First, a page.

SALT LAKE CITY — It's clear Utah — and the U.S. — aren't alone when it comes to the recent rapid rise of COVID-19, which has befuddled countries for nearly a year since scientists discovered it.
The Utah health department reported 2,150 new cases across the Beehive State on Friday but officials also said a data error meant the numbers were artificially low. It came a day after the state reported a record near-4,000 new cases. As Utah developments continue to unfold, new record counts and restrictions were announced in other states.
Here's what's happening outside of Utah.
Where COVID-19 is spreading in the U.S.
The Upper Midwest continues to house the most COVID-19 cases per capita, per Centers for Disease Control data, but the states surrounding the region aren't far behind.
North Dakota, with 169.2 cases per 100,000 people, leads the nation in per capita cases over the past week, the agency reports through early Friday afternoon. It's followed by South Dakota (154.9), Iowa (135.2), Wyoming (125.4) and Wisconsin (113). Nebraska, at 107.7 cases per 100,000 over the last seven days, was the only other state the CDC listed in its highest case count map.
But 11 states in the remaining Midwest and Intermountain West, including Utah, are listed in the second-highest case amount tier. In fact, Utah was listed as ninth overall with 87.4 cases per 100,000. Alaska, Georgia and Rhode Island are among the U.S. states not near the region in the second tier.
Utah isn't alone in reporting record new COVID-19 cases this week. In fact, Colorado, on Friday, reported a record 6,439 cases, according to 9News in Denver. Much like Utah, the state's rise in new cases began in September. The positivity rate — positive cases divided by the number of people tested — is now at 12%, which is the highest it's been there since May.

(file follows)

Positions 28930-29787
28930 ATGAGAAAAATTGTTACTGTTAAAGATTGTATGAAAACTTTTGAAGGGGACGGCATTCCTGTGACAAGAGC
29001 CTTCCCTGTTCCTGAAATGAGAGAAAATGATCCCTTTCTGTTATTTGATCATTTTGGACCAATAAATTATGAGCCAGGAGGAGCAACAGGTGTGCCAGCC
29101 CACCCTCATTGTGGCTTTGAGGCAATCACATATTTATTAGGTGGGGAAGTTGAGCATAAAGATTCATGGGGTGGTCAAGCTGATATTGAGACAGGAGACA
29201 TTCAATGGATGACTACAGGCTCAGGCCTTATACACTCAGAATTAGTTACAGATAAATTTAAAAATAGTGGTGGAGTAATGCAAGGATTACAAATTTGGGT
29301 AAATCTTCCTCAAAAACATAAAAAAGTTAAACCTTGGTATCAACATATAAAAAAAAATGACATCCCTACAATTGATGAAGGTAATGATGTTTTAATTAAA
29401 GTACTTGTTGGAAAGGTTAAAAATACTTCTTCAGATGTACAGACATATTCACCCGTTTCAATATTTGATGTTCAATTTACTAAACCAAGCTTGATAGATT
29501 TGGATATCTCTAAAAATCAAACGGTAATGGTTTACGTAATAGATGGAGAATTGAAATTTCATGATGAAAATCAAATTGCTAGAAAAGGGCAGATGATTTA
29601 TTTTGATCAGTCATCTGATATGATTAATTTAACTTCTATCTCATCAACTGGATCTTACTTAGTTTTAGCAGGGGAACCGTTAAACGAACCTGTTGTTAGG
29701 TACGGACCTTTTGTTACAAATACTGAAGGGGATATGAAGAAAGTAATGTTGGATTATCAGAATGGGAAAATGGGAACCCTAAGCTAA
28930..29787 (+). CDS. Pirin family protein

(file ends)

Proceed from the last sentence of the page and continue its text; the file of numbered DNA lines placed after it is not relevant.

Johns Hopkins University's Coronavirus Resource Center reported over 150,000 new cases and 900 deaths in the country in its latest daily report, issued Friday. It also reported a national daily seven-day running average positivity rate of 9.1% — the highest that figure has been since mid-May. About 10.7 million Americans have been infected and over 244,000 have died due to complications of the coronavirus since the pandemic began, the university reported Friday.
It also reported hot spots all across the country where new COVID-19 cases are rising. Some of the glaring spots were Chicago, Los Angeles and Denver but also Utah's Wasatch Front. Areas along the northeastern seaboard and southern Florida also showed recent growth.
In case you wondered, Hawaii is currently the state with the lowest COVID-19 per capita rate over the past week. The Aloha State reported 700 new cases over the past seven days, or a rate of about 7 cases per 100,000 people. It was followed by Vermont (7.9), Maine (12.8) and California (17). The CDC breaks off New York City from New York State in its data but listed the city, at 16.3 cases per 100,000 people, which would make the Top 5 if it were a state.
Oregon announces temporary shutdown; Pacific Coast states enact travel advisories